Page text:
“The whole perception of a Dean is a little mixed up. We want guys to uphold the student handbook. If there is an issue that gets brought up multiple times, maybe the policy that is enacted needs to get a further review,” said Mr. Avila.
The transition from Activities Director to Dean of Students is a very big change for not only the administration, but for the students.
“I am really happy for him,” said senior Hector Andrade. “It just seems weird seeing him with the new title of Dean of Students. I am used to seeing him as [Activities Director].”
Mr. Avila is still the same Mr. Avila that everyone knows and loves, there is just a different title in front of his name now.
“I’m a pretty laid back person. The change in position is all about the approach. It is not about coming down on guys and getting them in trouble, but about life lessons and growth,” said Mr. Avila.
Mr. Avila knows exactly what the dean’s office feels like, especially at St. John Bosco High School. During his four years at Bosco, Mr. Avila actually went to the dean’s office because he thought a small prank would be funny. He did not get a punishment, but a life lesson as to why he should become a better man. He definitely listened to his former dean, current assistant football coach and math teacher Jacob Negro.
One year after COVID-19 began to spread in the United States, many wonder how COVID-19’s second consecutive presence during spring break would affect the country now that vaccines are beginning to go into people’s arms.
The numbers don’t lie, as of late March 2021 coronavirus numbers are at an all time low in all states. But this isn’t for any reason, as with the now available vaccines out, almost twenty two percent of the country has been fully vaccinated.
Many schools look to return to on campus learning but spring break might affect reopenings due to the potential of rising cases. Some Bosco students offered to share what they did during spring break to prevent another outbreak.
“Yeah, honestly with everything closed you can’t really do much to begin with, but thankfully since we live in California we have many social distanced options like the beach which is where I spent most my time fishing and having fun,” said junior Jesse Paderez.
But, now that spring break is over it gives us a chance to take a look at how it affected COVID-19 cases. From numbers being at an all time low, there are now hospitals in many states like Florida and California that got hit with a new spike of people testing positive.
At the start of April, 702,000 new positive tests come out due to traveling for spring break vacations. Many warnings were put out suggesting not to travel, but many did not listen.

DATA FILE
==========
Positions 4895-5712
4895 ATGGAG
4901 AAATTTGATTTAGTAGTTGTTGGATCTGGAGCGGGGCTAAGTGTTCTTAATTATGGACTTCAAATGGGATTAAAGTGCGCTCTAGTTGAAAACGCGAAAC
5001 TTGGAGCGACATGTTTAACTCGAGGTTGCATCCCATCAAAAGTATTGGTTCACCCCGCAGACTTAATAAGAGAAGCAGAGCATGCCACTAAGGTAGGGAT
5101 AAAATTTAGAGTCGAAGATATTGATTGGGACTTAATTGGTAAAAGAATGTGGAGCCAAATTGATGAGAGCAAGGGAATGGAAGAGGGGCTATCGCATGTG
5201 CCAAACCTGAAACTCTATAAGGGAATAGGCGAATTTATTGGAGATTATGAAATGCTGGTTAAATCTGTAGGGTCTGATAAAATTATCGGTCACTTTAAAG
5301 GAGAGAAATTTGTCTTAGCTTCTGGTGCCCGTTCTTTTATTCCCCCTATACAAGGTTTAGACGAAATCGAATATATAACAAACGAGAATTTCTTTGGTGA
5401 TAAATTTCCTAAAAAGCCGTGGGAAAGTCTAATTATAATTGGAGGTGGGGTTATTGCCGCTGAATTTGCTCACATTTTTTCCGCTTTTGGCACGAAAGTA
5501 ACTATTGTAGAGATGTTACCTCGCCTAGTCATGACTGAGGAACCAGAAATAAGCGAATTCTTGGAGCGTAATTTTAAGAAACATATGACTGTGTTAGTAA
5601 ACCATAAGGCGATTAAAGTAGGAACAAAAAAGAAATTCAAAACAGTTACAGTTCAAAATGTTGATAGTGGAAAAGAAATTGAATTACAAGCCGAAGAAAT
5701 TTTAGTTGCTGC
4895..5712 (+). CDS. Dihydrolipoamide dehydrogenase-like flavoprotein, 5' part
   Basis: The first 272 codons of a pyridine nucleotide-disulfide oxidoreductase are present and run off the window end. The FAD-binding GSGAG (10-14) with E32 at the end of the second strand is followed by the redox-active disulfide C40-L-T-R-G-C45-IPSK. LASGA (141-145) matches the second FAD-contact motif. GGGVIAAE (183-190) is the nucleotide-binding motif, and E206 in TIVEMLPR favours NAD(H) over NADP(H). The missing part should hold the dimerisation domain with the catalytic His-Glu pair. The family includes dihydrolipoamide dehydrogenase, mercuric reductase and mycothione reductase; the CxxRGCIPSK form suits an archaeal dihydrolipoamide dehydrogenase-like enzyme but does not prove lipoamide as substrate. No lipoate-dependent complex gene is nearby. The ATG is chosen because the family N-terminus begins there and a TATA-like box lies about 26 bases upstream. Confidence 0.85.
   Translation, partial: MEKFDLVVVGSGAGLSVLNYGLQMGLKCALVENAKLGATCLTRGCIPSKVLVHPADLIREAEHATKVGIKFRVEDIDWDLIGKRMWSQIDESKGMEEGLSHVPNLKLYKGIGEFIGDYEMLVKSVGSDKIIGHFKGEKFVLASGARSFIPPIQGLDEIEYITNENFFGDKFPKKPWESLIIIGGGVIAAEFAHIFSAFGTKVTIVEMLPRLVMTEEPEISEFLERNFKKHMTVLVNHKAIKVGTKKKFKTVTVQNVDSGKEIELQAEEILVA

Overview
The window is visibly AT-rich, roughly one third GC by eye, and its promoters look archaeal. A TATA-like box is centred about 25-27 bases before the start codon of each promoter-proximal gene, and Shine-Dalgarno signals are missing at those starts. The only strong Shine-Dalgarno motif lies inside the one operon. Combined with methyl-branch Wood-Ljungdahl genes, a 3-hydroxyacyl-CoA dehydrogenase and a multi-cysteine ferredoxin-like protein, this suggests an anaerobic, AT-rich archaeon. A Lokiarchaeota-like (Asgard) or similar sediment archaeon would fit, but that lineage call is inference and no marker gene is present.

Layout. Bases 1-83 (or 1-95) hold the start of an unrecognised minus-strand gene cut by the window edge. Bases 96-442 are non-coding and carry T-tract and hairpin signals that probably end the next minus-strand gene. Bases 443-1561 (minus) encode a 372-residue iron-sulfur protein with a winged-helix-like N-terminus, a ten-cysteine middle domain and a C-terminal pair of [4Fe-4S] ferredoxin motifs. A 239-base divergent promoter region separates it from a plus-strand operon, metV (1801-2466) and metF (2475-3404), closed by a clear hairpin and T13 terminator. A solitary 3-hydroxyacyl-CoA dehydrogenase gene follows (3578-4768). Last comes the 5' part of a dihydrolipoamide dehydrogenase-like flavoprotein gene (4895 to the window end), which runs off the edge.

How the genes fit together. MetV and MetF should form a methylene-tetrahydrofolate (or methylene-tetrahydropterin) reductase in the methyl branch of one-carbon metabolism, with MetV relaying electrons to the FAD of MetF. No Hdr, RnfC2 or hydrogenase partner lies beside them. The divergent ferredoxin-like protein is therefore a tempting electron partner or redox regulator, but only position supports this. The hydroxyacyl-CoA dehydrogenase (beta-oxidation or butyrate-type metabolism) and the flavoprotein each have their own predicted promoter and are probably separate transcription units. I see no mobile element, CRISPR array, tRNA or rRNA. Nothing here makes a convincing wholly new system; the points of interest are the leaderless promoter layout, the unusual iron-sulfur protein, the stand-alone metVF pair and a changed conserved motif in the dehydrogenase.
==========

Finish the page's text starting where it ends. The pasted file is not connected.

Florida, more specifically Miami, took action early and shut down many of their popular spring break spots but this did not affect much as Florida was hit the hardest of all states in positive cases after Spring Break.
California, now being one of the states with a dipping positivity test rate, is not as reopened as Florida to begin with, but even with the small spike in numbers, Governor Gavin Newsom came out and released a statement saying that by June, California looks to be fully opened with protocols like masks and hand sanitizing still in place.
“I’m super excited for the reopening, obviously we didn’t really have last summer so I am pumped especially for baseball too because we can have a full summer of playing and not have to really worry about what will happen in the future,” said junior Jake Ellison.
Spring Break had much less of an affect from a COVID-19 standpoint this year compared to last year, and part of that is due to the new vaccine availability, which are a major reason for recent success in keeping case numbers, hospitalizations and deaths low and declining. Yet, there were also many people took the pandemic much more seriously this year than last year, which was another contributing factor to the lower numbers we are seeing from the CDC.
Bosco Wrestling is back in a new format which has already affected the wrestlers and their seasons leaving an impact on the future of their wrestling careers.
Though the wrestling season for most of the wrestlers starts in the fall of every year, this year due to restrictions from Covid-19 the season isn’t getting underway until late April and into May.
With the restrictions from Covid-19 the seasons format will be updated with new schedules and different outlooks on duals. There will be no tournaments and instead will have duals and a will indeed have a CIF Dual Championship at the end of the season. This is different from the usual season with a variety of team duals and individual tournaments for the wrestlers.
The biggest update for the season is the unlikelihood of a state championship tournament. With no tournament at this scale it will have a major effect on the seniors wrestling who are scholarship hopefuls. Without this type of stage that will give the seniors the chance to make a name for themselves it will become more difficult for the wrestlers to get the notoriety of different colleges in hopes for scholarship opportunities.